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Oct. 2017 Trail Bytes: Now Serving Meatball Sandwiches
October 05, 2017
Hello,

After last month’s topic of meatloaf, I began musing about meatballs. What could be better than a meatball sandwich when you’re dining “On Top of Old Smoky?” Maybe you remember the scout’s version of that classic American folk song?

O.K. Enough with the meatball songs. Let's get serious.

Meatloaf and meatballs are pretty much the same thing; they just come in different shapes. So, I started with the basic meatloaf recipe from last month, except that I doubled up on the garlic, added herbs, and topped it with marinara sauce.

Meatball Loaf Ingredients:

  • 1 lb. lean ground beef
  • 1 cup bread, shredded
  • 1 large carrot, grated
  • 1 medium onion, diced
  • 2 cloves garlic, minced
  • 1 tsp. herbs*
  • ¼ tsp. crushed red pepper
  • 1 cup (8 oz.) marinara sauce

*For herbs, I used dried basil and herbs de Provence. A pinch of oregano wouldn’t harm.

Combine all ingredients in a bowl and mix well with hands. Form into a loaf.

I initially formed the meat mixture into ten meatballs, ¼ cup each, but then I decided it would be easier to cut the cooked meat into fairly uniform pieces if the meat were cooked as a loaf.

Cooking the Meatball Loaf

Lather the top of the loaf with marinara sauce and set aside the rest until after the loaf is cooked and cut.

Place loaf in a loaf pan lined with parchment paper.

Bake in preheated oven at 400° F (200° C) for forty-five to fifty-five minutes. Internal temperature should be 160° F (70° C).

When fully cooked, remove loaf from pan and separate from parchment paper. Place it momentarily on several layers of paper towels to absorb any grease.

Once the meatloaf has cooled, cut it into half-inch cubes. Coat meat thoroughly with remaining marinara sauce.

Spread coated meat out on dehydrator trays covered with non-stick sheets. I used two trays.

Dehydrate at 145° F (62° C). Mine was dry after eight hours.

In addition to making a meatball sandwich, I made a traditional pasta meal. I dehydrated bow-tie pasta (farfalle) and used dried spinach that I had on hand. The cooked pasta dried in three hours at 145° F.

Meatballs with Pasta & Spinach

  • 55 g dried meatballs, approx. ¾ cup
  • 34 g dried pasta, approx. ¾ cup
  • 3 g dried spinach, approx. ¼ cup
  • 1¾ cups water to rehydrate and cook

Add salt and pepper to taste when serving. Parmesan cheese would be nice sprinkled on top.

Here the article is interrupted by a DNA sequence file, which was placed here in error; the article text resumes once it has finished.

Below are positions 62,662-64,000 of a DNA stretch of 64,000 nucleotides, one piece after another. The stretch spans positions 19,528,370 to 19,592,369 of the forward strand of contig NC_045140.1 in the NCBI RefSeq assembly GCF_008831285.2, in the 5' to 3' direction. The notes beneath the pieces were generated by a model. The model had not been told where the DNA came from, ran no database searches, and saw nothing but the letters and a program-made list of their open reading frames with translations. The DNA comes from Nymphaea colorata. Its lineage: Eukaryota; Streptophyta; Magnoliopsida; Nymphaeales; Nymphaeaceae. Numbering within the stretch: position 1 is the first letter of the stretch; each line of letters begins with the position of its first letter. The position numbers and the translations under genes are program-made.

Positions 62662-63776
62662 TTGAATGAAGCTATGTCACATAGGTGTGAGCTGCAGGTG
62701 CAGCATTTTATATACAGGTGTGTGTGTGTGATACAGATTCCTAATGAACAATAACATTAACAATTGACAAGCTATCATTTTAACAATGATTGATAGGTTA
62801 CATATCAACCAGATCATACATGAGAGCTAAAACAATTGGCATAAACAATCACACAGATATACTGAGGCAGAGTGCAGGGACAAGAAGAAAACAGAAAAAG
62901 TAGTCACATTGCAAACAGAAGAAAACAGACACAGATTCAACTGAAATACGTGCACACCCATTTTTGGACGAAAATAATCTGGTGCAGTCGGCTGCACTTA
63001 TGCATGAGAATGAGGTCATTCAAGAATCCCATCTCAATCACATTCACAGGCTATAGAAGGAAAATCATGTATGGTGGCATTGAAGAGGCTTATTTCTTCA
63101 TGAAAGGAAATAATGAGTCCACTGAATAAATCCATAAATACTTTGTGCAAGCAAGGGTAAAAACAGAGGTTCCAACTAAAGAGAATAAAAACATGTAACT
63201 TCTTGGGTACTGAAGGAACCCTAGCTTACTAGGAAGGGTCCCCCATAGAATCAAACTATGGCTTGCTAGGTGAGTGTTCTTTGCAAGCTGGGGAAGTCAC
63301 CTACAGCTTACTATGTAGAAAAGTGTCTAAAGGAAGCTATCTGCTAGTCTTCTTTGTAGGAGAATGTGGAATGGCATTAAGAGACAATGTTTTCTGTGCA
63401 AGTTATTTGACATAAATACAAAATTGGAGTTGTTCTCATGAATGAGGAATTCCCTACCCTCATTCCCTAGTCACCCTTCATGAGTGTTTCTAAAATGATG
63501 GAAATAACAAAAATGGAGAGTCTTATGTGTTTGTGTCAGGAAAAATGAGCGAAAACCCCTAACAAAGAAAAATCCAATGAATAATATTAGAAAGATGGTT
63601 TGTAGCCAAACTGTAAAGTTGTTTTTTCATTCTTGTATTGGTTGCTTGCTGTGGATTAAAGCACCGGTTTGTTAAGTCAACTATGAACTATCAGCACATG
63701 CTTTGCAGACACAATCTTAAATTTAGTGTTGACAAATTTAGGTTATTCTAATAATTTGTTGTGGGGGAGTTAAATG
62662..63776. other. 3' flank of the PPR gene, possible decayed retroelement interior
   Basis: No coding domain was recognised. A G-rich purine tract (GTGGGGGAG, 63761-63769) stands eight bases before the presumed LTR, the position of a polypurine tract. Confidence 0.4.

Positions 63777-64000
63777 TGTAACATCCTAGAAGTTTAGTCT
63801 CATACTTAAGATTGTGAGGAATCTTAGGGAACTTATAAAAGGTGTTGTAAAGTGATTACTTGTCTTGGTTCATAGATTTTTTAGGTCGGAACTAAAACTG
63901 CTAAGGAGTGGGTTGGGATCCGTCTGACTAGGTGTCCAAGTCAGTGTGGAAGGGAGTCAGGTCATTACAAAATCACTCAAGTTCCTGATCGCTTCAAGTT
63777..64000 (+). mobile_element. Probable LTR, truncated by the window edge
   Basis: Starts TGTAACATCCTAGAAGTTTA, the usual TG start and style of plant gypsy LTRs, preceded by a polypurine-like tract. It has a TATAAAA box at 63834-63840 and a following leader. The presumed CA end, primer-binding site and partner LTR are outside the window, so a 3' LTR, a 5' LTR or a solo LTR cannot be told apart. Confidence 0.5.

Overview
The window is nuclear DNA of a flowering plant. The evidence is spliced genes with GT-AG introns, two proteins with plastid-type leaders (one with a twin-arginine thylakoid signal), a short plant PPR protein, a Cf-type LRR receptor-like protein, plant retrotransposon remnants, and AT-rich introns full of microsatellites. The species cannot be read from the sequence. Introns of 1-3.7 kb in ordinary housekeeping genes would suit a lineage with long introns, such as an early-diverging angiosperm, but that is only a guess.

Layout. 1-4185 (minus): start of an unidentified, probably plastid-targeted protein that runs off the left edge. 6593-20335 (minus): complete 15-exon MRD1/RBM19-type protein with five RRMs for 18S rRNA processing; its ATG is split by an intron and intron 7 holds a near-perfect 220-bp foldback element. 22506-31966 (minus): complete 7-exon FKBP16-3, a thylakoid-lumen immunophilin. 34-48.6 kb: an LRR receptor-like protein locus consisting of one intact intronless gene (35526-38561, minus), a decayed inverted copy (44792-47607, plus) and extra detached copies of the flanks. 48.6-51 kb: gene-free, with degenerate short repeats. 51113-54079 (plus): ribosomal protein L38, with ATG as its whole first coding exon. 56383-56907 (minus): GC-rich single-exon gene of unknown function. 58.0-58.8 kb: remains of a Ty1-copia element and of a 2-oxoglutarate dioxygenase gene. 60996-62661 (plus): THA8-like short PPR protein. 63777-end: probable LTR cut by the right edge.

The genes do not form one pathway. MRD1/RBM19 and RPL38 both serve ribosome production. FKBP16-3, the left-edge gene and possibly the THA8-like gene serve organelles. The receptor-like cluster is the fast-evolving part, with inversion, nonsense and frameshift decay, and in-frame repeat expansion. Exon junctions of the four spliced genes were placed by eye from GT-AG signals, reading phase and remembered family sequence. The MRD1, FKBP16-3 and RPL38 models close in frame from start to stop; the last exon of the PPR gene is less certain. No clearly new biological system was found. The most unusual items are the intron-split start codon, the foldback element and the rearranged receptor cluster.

I cooked the meal in a pot using the standard method: Soak ingredients in pot for five minutes, light stove and bring meal to a boil for one minute, remove meal from stove and transfer to an insulating pot cozy for ten to fifteen minutes.

There was a quarter-cup of tasty marina-beef juices remaining, which enhanced the meal.

To increase this meal’s tomato-sauciness, add a quarter-cup of marinara sauce leather and keep the water the same.

I enjoyed the pasta and meatball meal, but what I really looked forward to was the meatball sandwich!

Hot meatball sandwich served on Grandpa's old aluminum camping plate.

Meatball Sandwich

  • 75 g dried meatballs, approx. 1 cup
  • 3 g dried spinach, approx. ¼ cup
  • 1 ciabatta roll or similarly stout bread
  • 1¼ cups water to rehydrate and cook

Add salt and pepper to taste when serving.

Knowing that this meal would make an excellent hot lunch, prepared in advance, I used my Thermos Food Jar to cook and rehydrate the meatballs and spinach. After adding boiled water to the ingredients in the thermos, I waited three hours.

A 24-ounce capacity Thermos Food Jar will hold double the recipe, so on our next hike, Dominique will get a meatball sandwich, too.

The meatball sandwich was marvelous. Part of the appeal was that it was different than the usual one-pot meal. There was a quarter-cup of tasty juice remaining after rehydration, which I soaked up with the bread.

Grandpa’s old aluminum camping plate doesn't go with me on backpacking trips. I would serve the meatball sandwich in the fry pan lid of my Evernew Titanium Pot. If you don't have a plate or fry pan lid, you could spoon the meatballs onto the bread a bite at a time, reserving some bread to mop up the juices.

Bread won’t keep long in a backpack, so I’d plan this meal for the first or second day of a trip.

Enjoy the Fall Season

Here are some parting shots from our last walk around the Lake of Pfäffikon, Switzerland, before I flew back to Georgia. Dominique arrives next week.

We always stop at Jucker Farmart, along the Pfäffikersee, to buy apples and pumpkins. They change their gourd creations with the seasons.

See you next month. Dominique and I wish you happy hiking this fall.

Freundliche Grüsse,

Chef Glenn & Dominique

P.S. If you have any questions or comments about this issue of Trail Bytes, please reply to this email or use the contact form at BackpackingChef.com.

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